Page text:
Arkansas garbage to be dumped at Cherokee Nation Landfill


Wednesday, June 26th 2002, 12:00 am
By: News On 6



STILWELL, Okla. (AP) _ About 2,000 tons of dry Arkansas sewage will be dumped in the Cherokee Nation Landfill each month beginning by Aug. 1, officials said.

Springdale, Ark., officials searched for months for a landfill to dump treated sewage before contracting with the Cherokee Nation, owner of the only landfill in Adair County.

``It's not like we went looking for them,'' said Mike Miller, a Cherokee Nation spokesman. ``They came to us, and we're not opposed to helping someone in the neighboring area if they have something to dump. We run a landfill.

``Besides, we feel like it helps to protect our environment.''

A private contractor, Roll Off Service of Springdale, will haul as many as 84 trucks of treated sewage per month into Stilwell. The company will transport treated sewage to the Oklahoma landfill for the Springdale Water and Sewage Commission.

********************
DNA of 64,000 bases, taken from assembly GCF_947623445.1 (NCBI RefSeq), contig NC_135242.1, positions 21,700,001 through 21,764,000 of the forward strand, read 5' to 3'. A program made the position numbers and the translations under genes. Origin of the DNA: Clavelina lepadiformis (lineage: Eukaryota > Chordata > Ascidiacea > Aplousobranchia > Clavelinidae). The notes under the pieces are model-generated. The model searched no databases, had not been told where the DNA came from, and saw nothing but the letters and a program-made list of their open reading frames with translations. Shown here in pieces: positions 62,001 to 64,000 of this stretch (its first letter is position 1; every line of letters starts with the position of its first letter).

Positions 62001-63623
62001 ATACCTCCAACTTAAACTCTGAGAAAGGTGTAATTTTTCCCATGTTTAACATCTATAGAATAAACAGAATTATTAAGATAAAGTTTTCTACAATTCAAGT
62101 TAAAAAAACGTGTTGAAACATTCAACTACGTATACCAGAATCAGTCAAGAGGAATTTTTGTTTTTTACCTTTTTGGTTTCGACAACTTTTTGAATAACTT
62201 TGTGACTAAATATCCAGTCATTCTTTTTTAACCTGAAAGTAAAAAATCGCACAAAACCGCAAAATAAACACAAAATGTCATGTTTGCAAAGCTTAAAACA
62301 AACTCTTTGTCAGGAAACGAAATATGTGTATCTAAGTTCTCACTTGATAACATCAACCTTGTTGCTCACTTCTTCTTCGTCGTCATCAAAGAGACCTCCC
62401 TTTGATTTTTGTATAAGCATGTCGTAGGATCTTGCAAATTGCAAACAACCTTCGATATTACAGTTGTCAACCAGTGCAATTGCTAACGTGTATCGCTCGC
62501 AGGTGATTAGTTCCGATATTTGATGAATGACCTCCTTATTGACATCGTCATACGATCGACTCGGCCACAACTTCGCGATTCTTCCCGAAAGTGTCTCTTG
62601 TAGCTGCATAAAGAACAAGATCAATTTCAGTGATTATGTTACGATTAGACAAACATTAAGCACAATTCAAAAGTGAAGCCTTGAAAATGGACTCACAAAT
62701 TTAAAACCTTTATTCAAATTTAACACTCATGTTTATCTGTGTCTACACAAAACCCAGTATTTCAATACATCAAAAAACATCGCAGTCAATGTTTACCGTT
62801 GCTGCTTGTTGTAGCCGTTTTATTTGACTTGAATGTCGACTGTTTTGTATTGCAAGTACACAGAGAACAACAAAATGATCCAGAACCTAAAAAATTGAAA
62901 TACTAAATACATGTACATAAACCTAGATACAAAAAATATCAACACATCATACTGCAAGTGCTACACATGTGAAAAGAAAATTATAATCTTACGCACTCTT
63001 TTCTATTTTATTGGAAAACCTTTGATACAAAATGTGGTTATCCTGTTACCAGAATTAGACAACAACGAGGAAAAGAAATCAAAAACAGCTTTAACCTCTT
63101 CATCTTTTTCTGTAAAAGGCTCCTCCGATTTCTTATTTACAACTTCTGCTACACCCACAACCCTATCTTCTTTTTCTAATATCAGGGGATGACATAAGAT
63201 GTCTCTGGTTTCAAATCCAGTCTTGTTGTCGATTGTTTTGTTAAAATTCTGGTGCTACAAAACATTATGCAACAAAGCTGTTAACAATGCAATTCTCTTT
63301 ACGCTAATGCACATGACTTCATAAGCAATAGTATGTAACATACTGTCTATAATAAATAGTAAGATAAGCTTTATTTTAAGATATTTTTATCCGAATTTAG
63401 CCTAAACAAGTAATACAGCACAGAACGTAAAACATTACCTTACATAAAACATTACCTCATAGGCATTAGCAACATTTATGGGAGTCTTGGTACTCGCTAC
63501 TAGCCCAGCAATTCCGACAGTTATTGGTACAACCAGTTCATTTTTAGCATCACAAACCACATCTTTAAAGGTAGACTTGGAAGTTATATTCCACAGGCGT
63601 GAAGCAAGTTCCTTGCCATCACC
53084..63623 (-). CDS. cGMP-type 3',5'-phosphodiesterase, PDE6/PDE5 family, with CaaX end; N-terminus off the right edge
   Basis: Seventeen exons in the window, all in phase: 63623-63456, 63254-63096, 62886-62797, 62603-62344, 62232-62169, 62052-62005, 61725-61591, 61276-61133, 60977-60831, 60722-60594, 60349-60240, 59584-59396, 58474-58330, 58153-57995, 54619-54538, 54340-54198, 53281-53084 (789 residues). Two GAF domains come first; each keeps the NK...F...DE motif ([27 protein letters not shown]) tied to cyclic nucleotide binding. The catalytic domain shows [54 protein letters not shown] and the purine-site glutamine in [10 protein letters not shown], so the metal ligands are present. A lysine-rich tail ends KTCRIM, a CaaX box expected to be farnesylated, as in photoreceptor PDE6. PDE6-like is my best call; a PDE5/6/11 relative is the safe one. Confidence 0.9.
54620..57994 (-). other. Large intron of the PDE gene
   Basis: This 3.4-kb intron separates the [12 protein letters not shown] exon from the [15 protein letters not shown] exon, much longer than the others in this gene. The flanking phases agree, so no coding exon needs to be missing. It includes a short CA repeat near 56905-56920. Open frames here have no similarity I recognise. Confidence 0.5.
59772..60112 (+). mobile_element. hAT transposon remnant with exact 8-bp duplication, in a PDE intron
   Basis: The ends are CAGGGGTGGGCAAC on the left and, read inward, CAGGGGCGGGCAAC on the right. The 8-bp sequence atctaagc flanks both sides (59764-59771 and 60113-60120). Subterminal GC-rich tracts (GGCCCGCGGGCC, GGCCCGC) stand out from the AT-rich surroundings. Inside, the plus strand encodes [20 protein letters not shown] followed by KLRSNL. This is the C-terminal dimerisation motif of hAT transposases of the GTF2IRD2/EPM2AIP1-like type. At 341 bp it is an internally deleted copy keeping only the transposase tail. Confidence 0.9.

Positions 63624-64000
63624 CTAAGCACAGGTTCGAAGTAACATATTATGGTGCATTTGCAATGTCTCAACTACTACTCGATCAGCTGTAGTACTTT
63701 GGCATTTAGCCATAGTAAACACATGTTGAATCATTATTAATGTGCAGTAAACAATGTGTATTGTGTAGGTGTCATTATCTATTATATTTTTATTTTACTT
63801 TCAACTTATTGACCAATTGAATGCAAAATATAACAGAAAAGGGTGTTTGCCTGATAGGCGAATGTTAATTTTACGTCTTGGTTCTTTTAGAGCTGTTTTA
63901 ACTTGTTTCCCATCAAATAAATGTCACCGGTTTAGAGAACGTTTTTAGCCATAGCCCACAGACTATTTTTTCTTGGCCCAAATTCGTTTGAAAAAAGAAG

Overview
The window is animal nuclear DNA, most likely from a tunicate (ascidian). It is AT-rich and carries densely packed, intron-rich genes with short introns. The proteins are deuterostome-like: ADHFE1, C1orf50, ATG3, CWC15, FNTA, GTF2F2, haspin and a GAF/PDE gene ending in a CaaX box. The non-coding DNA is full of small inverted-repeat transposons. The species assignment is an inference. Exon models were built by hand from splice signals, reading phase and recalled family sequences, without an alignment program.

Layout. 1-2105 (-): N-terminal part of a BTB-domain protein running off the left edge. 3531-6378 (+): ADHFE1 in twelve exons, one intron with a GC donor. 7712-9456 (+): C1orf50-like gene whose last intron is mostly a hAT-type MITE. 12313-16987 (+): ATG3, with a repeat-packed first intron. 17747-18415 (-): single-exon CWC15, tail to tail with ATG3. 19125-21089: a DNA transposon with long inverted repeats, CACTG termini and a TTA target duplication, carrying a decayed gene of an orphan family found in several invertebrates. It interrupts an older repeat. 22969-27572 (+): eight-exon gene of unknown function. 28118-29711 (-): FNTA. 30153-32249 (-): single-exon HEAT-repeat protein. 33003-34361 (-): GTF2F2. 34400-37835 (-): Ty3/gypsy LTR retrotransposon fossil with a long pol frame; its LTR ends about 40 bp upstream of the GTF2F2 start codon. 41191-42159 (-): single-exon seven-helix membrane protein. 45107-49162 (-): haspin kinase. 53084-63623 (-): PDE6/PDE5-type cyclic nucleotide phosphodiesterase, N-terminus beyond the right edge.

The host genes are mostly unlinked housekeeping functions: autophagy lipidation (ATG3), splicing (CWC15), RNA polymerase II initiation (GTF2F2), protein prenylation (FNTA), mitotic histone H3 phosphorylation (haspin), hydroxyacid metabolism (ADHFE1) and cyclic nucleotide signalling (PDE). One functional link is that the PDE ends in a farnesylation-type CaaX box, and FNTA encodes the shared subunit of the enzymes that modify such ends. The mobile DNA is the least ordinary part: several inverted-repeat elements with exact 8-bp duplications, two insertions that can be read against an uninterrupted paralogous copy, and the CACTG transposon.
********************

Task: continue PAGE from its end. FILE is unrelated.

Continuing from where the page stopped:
Roll Off Service will receive $24.85 per ton from the city, which could mean as much as $626,220 a year for the private contractor.

The Cherokee Nation has to get permission from Oklahoma's Environmental Quality Department, agency spokesman Michael Dean said.

Some Stilwell residents are concerned about the sewage coming through their city.

``It's their landfill and they can do what they want,'' Mayor Marilyn Hill-Russell said. ``But my biggest concern is that's a lot of sewage. Our city dumps our trash there, too. If they fill that landfill up, where does that leave us?

``You know, they're not the only ones outside this area dumping there.''

The mayor said she has seen other Arkansas dump trucks driving through town.

Northwest Arkansas is running out of landfill space.

The region's only landfill, Waste Management of Tontitown, recently was closed by the state and fined nearly $700,000 for improper procedures, said Roll Off Service Vice President Charyl Zotti.

Springdale is trying to coordinate a regional wastewater authority that would oversee a site where sludge would be dried and palletized for commercial fertilizer. The city also wants to build a new wastewater center by 2004.

Until then, the city's sewage will be dumped in Oklahoma.

``Our agreement (with Roll Off Service) has no time limit,'' Miller said. ``But this will be a very stable, safe manner in which this dried, treated sewage will be disposed.''